cjareck wrote: Writing in the first person seems to be the easiest solution, but in Poland, it is not common in academic texts, and it irritates me in Polish. Therefore I will try to avoid it. In the case of this log, however, I will use the first person. There are two reasons for that - since the language log is about the personal experience, it is difficult to avoid personal pronouns. That is why I so desperately needed a substitution for "the log's Author." In real texts, the necessity to write about oneself is rather seldom. The other reason is that even Grammarly accepts the "I" when I set it to "Academic" -> "Essay" (earlier it was "Academic" -> "General Academic"). Posting a language log on this forum seems to be more like writing an essay than a scholarly text.

What concerns passive voice - I will still try to avoid it, but not for all cost. The best solution is to read contemporary academic literature to absorb the language and style. I will try to apply this method. I am aware that I will always need a proofreader for my texts in English, but I hope to avoid the necessity of hiring a translator.


Yeah, I think that it's not too hard to avoid 'I' in academic texts (though I would still say that if you find that your sentence is getting unnecessarily complicated, just say I and grit your teeth and bear it! :D ). I don't think you'll need to hire a translator based on how you write here - you're understandable, you can make your point clearly... And I definitely agree that the more you read, the more you will have your own sense of the style.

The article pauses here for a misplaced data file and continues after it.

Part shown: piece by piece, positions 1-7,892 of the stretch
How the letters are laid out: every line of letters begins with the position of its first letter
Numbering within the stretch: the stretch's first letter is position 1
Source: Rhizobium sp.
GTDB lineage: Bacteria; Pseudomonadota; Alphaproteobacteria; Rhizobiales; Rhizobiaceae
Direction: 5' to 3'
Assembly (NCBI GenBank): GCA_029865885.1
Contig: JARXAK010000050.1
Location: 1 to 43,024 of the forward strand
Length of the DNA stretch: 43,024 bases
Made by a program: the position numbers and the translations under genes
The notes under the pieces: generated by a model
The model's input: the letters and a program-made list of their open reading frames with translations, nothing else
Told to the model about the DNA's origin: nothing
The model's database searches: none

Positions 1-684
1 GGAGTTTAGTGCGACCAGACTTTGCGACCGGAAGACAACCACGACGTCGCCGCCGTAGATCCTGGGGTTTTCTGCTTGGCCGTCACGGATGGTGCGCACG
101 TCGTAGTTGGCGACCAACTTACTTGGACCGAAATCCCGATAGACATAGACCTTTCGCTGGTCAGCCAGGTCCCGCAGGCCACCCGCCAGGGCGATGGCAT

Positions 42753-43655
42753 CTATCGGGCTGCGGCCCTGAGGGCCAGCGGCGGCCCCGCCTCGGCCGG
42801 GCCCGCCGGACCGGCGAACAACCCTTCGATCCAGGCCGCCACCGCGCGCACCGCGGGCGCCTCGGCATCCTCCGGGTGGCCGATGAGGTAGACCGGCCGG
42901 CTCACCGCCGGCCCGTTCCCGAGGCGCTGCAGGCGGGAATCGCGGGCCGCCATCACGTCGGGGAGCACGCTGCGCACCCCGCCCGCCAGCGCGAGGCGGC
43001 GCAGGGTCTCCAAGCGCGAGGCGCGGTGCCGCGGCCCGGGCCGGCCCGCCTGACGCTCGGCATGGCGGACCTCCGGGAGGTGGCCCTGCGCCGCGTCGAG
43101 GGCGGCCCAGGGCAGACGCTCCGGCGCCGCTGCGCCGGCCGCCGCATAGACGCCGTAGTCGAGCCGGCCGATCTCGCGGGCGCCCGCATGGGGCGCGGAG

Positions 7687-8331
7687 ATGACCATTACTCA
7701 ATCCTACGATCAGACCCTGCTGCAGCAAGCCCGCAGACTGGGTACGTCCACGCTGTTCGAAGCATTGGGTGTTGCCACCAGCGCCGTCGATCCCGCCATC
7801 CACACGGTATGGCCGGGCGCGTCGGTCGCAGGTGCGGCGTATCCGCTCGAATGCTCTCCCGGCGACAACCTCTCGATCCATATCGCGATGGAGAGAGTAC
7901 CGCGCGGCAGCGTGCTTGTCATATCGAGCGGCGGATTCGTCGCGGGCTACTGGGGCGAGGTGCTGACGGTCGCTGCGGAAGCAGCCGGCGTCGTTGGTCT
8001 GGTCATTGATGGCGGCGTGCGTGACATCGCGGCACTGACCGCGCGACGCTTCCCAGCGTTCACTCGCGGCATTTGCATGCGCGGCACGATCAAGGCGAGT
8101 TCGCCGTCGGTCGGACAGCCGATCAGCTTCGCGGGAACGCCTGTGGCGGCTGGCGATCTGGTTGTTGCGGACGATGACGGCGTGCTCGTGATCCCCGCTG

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Re: Military historian's corner - Hebrew and Arabic (and English also ;) )

Postby StringerBell » Sun Sep 16, 2018 9:38 pm

cjareck wrote: Both persons have just finished speaking.


A more formal way to say "finished" is "concluded".
A more formal way to refer to a person is to refer to them as a "party" (which is frequently used in legal contracts).

So, you could rewrite the above sentence as:

The aforementioned parties recently concluded their first conversation.

cjareck wrote: There is one question about English to be asked. If log's Author writes something in a passive voice, Grammarly which he uses gives him always advice to rewrite this in an active voice. So is the passive voice unformal or a sign of a wrong style?


Writing in a passive is not wrong, though we (or at least I) was taught throughout school and university writing classes that strong writing avoids passive voice unless there is a specific reason to use it. Passive writing is acceptable as long as it is used sparingly and there is a specific reason for it (the writer wants to reinforce the passivity of the subject).

I'm pretty sure passive voice is used far more frequently in Polish because I've come across a lot of sentences that are written in a passive voice whereas in English, these same sentences would be written with an active voice.

That being said, I think that passive voice is a little more common in academic journals and research papers. I read a lot of medical research, so I'll keep an eye out for this to see how common it is.